M&A practitioners are generally in agreement that post-merger integration is the most complex part of any transaction.
Involving everything from internal management audits to the integration of sales forces, there are a multitude of issues that have to be dealt with, creating significant risks, the threat of employee disenchantment, failure to capture synergies, and ultimately, loss of value.
Furthermore, the scale of difference between each integration process can be enormous, multiplying the risks involved.
And what makes integrations even more difficult is that the factor that is most important of all to integrate – culture – isn’t necessarily easy to identify straight away.
Taking all of these points together, it’s not difficult to see why the integration process represents such a large risk.
How to avoid common M&A integration shortfalls:
The first logical step toward improving integration practices is to have members of the due diligence team become part of the integration team. This creates continuity and streamlines information thus reducing redundant work and tasks.
In addition to bringing members of the diligence team onboard, your integration team should include individuals who understand, and have a strong background in, value creation.
Furthermore, the team should include players with robust IMO and project management skills. Finally, you will want someone from HR on your integration team – ideally, someone from the organizational developmental side of HR.
With an experienced and skillful integration team in place at the commencement of the deal, a keen eye toward integration planning can take place during diligence as new information and a better understanding of the target company are uncovered.
5. M&A Risk 5: Little attention to culture and change management
Related to integration practices is the importance of taking into account company culture and equipping your new employees with the skills to be successful and acknowledging them as vital and welcomed members of the new company.
As change management expert Dawn White reminds us:
What the most successful acquirers realize is people are their biggest assets because it is people who help companies reach goals, sell products, capture synergies, and drive innovation.
Failure to take into account culture can be catastrophic for an acquirer. This is equally true for poor change management practices.
For instance, we have all seen good employees leave during M&A transactions; in fact, industry recruiters are often waiting in the wings to pluck unhappy, scared, or unsure employees from the new company.
Culture and change management are also closely linked to company morale, which can drive success if it is positive and supportive of company goals and strategies.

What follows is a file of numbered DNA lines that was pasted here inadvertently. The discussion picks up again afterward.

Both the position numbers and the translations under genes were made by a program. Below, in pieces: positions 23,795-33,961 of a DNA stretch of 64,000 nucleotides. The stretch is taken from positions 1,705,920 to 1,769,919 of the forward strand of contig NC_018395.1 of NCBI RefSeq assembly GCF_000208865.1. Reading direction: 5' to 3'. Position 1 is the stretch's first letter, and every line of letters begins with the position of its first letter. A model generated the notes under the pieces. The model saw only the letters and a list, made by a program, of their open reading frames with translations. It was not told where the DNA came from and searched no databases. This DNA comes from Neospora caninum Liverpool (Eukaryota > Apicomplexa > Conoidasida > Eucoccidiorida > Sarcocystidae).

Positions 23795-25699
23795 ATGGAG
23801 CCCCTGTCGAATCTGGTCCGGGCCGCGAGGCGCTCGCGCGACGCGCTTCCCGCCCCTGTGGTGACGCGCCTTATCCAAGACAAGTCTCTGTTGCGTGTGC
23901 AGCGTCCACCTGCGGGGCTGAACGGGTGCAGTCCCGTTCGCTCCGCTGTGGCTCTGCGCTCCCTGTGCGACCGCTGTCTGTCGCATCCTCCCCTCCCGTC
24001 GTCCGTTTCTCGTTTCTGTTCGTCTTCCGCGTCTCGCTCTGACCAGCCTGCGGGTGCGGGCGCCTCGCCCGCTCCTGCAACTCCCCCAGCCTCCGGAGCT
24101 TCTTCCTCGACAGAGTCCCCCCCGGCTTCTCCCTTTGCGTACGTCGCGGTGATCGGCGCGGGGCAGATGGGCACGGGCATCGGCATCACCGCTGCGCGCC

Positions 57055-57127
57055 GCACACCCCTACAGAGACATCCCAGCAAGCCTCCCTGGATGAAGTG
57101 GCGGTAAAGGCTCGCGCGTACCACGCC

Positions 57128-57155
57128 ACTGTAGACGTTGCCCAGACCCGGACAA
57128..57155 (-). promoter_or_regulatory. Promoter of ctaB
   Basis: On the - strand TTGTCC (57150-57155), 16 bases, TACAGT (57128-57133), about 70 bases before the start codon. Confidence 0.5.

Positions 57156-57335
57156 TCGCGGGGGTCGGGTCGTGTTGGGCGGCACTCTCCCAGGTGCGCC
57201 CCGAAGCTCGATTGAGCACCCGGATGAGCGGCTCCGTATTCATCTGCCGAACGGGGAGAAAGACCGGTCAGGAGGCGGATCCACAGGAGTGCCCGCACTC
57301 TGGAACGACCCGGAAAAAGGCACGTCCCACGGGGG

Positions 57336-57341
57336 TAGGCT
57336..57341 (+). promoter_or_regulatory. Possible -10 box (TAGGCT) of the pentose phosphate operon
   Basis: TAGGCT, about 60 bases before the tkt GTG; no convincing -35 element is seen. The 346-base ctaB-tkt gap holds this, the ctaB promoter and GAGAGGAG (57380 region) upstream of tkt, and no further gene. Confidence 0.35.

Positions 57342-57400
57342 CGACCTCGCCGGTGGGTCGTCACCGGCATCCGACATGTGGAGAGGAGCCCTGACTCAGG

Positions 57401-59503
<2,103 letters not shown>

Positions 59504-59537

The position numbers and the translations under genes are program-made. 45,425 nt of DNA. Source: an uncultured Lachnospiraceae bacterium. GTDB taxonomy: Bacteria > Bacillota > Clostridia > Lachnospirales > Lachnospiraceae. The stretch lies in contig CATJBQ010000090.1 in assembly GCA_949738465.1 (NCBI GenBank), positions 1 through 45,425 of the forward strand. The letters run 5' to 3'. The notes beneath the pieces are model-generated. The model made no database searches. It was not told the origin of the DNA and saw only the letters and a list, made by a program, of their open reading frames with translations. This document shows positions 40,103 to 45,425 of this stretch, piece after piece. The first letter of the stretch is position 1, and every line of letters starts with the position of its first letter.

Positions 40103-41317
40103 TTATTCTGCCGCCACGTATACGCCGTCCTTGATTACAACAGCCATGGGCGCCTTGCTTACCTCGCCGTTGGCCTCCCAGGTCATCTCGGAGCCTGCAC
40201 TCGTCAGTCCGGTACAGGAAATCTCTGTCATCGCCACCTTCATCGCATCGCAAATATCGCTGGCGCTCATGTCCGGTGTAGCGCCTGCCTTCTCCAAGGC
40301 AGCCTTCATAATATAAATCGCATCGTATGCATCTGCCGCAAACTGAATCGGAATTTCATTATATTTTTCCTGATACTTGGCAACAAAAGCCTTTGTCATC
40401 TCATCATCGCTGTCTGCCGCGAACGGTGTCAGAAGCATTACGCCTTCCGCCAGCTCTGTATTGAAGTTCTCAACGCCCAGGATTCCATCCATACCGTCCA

How to avoid the negative cultural effects of M&A:
Just as integration planning should begin early, the buy-side should collect information on the target’s culture as soon as possible.
Sometimes, in the earliest stages of a deal when the buyer is not privy to certain information, this can be done through observations during onsite visits, or analysis of how the target speaks about management styles and workflows, or through one-on-one conversations.
Ideally, the buy-side would have a change management expert or team in place to be responsible for the gathering of this intelligence.
As the deal progresses and more information related to culture is learned, the change management team can examine the differences between the buy-side and the sell-side that could weaken or even kill the deal.
With this information, the change management team can be used to combat these pitfalls.
6. M&A Risk 6: Overall lack of communication and transparency
To the best of our knowledge, no deal has ever been a failure because of too much communication. Communication is the grease in the wheels of most mergers, both before and after the transaction has occurred.
Polite and forthright communication begins at the negotiation stage and should only increase after the transaction has concluded.
The lack of communication and transparency, often due to teams working in silos, will serve to hinder deals of all sizes.
In a survey of global managers that had conducted M&A by AT Kearney, lack of communication was cited as the biggest problem identified by managers at the PMI stage.
Those findings remain just as relevant in 2021 as they were nearly two decades ago when the research was conducted.
How to avoid poor communication and lack of transparency during a deal:
Undoubtedly, technology is one of the greatest tools that can be leveraged to assure robust communication and transparency during deals.
Specifically, the introduction and popularity of the virtual data room for M&A have made the secure sharing of information easier and more efficient.
In particular, project management platforms built for M&A activity, such as DealRoom, allow for real-time communication and transparency.
7. M&A Risk 7: Failure to capture synergies
Once expected deal synergies are identified and their values are conservatively estimated, it is critical to develop specific strategies and timelines to make certain the synergies provide the estimated value to the new company.
How to avoid failing to capture synergies:
Tying back to our #2 M&A risk, being conservative when estimating synergies is key.
Furthermore, following best practices (many of which have been previously touched upon) can be employed to realize your predicted synergies:
- Capture low-hanging fruit. This means focusing early on capturing the “easiest” synergies that will yield the highest return. This low-hanging fruit strategy should also align with your overarching goal and have a high probability of success.
- Focus on your overarching goal. As previously noted, aligning all stakeholders and team members around your overarching goal/objective can help you capture synergies that will support this goal.